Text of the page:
The KK5JY Loop on Ground (LoG) antenna is a 15 feet per side square loop designed for reception of HF and lower. It simply consists of an isolation transformer and wire that as the name implies is placed somewhere on the ground in a square loop like shape. It is cheap and easy to build and compact in that it does not take up any usable space.
In his latest video Rob from the Frugal Radio YouTube channel tests out this antenna with his Airspy HF+ Discovery SDR. He uses a bit of wire lying around, and a low cost 9:1 Balun from NooElec as the isolation transformer. With this antenna he was able to pick up signals in the USA and all the way over to Australia from his home in Canada. NDB signals were also receivable.
2022 LoG (Loop on Ground antenna) for SDR radio tested on Airspy HF+ Discovery SDR KK5JY HAM radio
Job Genheniau's projects have been featured several times on this blog in the past for imaging the Milkyway and other astronomical objects like supernova's and protostar regions with a 1.8m radiotelescope dish and RTL-SDR or similar SDR.
In his latest achievement Job has noted that he has had some limited success in observing NML Cygni with his dish and an Airspy Mini SDR. NML Cygni is a 'red hypergiant' star situated within the Cygnus constellation, and it is one of the largest stars by radius known. Prior observations have found that it exhibits a spectral line at 1612.231 MHz.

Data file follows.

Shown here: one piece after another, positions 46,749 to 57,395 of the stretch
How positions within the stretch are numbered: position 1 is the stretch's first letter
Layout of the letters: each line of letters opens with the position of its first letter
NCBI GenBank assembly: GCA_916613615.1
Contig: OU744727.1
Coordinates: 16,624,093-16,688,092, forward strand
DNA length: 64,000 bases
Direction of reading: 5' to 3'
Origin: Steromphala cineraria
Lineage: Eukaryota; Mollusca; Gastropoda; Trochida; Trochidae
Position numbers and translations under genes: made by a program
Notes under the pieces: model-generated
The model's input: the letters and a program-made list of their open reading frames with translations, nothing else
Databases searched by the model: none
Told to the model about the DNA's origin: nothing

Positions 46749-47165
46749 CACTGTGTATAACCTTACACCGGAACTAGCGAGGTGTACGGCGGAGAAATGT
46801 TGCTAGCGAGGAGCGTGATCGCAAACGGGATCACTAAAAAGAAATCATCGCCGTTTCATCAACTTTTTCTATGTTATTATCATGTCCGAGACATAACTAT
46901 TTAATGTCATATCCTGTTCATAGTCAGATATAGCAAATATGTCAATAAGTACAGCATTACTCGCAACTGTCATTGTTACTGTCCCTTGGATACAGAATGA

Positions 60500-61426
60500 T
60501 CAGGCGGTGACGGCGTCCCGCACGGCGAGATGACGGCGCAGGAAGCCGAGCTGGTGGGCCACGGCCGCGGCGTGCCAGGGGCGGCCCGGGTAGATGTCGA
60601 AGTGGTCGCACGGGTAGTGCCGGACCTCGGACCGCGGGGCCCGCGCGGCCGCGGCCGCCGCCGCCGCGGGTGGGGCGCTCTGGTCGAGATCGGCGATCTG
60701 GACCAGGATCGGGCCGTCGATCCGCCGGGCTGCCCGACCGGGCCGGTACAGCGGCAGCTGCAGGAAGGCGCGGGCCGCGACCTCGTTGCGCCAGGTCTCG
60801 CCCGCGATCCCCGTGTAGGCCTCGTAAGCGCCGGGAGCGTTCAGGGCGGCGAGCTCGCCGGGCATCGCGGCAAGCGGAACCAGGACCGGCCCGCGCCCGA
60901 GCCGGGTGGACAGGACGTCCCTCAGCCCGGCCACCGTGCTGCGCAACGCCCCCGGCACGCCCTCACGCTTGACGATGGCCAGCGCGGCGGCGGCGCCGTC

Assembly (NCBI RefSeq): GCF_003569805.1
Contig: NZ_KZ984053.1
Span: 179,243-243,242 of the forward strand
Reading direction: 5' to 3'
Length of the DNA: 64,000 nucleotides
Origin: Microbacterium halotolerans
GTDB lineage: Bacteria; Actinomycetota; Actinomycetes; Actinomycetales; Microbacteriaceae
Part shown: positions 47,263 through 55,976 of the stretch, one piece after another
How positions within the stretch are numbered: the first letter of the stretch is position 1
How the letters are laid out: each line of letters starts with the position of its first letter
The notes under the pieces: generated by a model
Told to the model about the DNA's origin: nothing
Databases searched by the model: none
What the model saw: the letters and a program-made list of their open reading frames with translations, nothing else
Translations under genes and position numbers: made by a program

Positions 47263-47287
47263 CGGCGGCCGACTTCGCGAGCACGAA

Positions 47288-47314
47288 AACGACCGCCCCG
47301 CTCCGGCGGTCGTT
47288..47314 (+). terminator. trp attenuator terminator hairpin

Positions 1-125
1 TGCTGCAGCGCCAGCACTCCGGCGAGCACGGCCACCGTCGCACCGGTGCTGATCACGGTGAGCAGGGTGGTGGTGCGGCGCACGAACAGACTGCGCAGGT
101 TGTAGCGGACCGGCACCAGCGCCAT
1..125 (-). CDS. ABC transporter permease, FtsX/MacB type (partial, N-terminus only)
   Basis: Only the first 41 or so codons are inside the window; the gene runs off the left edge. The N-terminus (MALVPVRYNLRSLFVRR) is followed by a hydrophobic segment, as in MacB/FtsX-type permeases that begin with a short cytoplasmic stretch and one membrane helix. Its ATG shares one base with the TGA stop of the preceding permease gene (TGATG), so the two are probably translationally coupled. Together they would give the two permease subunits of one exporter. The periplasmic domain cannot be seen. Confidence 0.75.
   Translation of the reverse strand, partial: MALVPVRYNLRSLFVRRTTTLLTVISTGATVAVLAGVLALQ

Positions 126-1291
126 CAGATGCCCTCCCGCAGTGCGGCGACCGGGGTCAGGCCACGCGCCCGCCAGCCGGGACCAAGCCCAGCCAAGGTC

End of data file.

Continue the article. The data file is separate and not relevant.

Job's setup consists of his 1.5m dish (extended to 1.8m with mesh) on a rotor, a custom feed tuned for 1612 MHz, a 0.47dB NF low noise amplifier, an RF filter and an Airspy Mini SDR. Observations were made in SDR# and plotted with Excel.
The NML Cygni hypergiant is difficult for amateur's to observe, and Job notes that he is not aware of anyone previously observing it with a 1.8m dish. He notes that he had 20 failed attempts, but 5 recordings that stood out as possible successes.
However, ultimately Job has been unable to claim that the star was successfully observed, but his results to appear to show some possible success. He notes that some of the uncertainty stems from the fact that on some recordings he observed the peak at the expected -25 km's blueshift expected from the star, however other recordings had the peak at the wrong blueshift.
In one of his latest videos, Rob from the Frugal Radio YouTube channel gives us an interesting alternative way to enjoy a theatre show by demonstrating what he heard on his Airspy SDR when taking it to a Christmas theatre show. In a modern theatre show the actors and actresses typically wear hidden wireless microphones and earpieces, allowing their voices to be amplified and instructions from the producers and directors to be heard. If close enough, these devices can easily be picked up with a SDR and antenna.
In his video Rob explains what sort of radio devices and frequencies are used at the theatre, and despite a few set backs he manages to listen in on these devices from the lobby and from just outside the theatre complex.
Some of the things he hears includes backstage instructions from the directors and production team and of course audio from the performers, including backstage conversations.
2021 SDR Guide Ep 12 : SDR Theatre fail with my AirSpy R2 and RTL-SDR dipole kit